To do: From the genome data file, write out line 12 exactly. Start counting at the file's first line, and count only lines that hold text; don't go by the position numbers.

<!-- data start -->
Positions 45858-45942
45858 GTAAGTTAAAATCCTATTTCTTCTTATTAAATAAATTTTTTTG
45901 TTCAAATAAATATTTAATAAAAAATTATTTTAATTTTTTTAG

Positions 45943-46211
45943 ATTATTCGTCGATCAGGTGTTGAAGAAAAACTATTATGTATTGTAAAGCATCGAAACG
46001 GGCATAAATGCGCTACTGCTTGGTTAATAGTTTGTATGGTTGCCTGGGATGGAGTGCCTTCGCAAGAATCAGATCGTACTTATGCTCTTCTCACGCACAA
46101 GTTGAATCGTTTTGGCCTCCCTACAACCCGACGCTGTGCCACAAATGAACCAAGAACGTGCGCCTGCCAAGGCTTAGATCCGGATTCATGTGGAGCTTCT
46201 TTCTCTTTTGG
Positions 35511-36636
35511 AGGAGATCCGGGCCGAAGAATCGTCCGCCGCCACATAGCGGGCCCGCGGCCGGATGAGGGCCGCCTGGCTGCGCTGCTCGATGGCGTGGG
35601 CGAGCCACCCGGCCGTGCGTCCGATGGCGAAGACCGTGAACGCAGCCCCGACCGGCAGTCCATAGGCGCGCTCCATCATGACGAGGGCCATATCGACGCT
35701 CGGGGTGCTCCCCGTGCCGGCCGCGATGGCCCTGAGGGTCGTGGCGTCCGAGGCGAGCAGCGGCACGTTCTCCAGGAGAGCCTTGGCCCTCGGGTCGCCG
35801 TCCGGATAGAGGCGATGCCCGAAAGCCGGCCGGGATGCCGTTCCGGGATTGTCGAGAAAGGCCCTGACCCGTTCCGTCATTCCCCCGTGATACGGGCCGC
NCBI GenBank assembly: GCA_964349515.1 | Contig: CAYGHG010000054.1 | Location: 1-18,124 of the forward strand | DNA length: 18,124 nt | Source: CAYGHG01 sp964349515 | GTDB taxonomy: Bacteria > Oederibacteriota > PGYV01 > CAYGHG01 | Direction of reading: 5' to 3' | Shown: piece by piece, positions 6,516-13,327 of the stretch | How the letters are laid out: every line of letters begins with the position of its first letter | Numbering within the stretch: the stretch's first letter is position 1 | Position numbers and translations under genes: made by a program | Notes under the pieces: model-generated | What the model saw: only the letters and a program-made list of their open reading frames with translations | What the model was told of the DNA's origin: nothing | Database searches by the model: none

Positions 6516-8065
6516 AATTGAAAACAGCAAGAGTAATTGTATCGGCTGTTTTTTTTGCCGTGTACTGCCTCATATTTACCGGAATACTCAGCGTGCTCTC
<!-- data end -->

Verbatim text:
35701 CGGGGTGCTCCCCGTGCCGGCCGCGATGGCCCTGAGGGTCGTGGCGTCCGAGGCGAGCAGCGGCACGTTCTCCAGGAGAGCCTTGGCCCTCGGGTCGCCG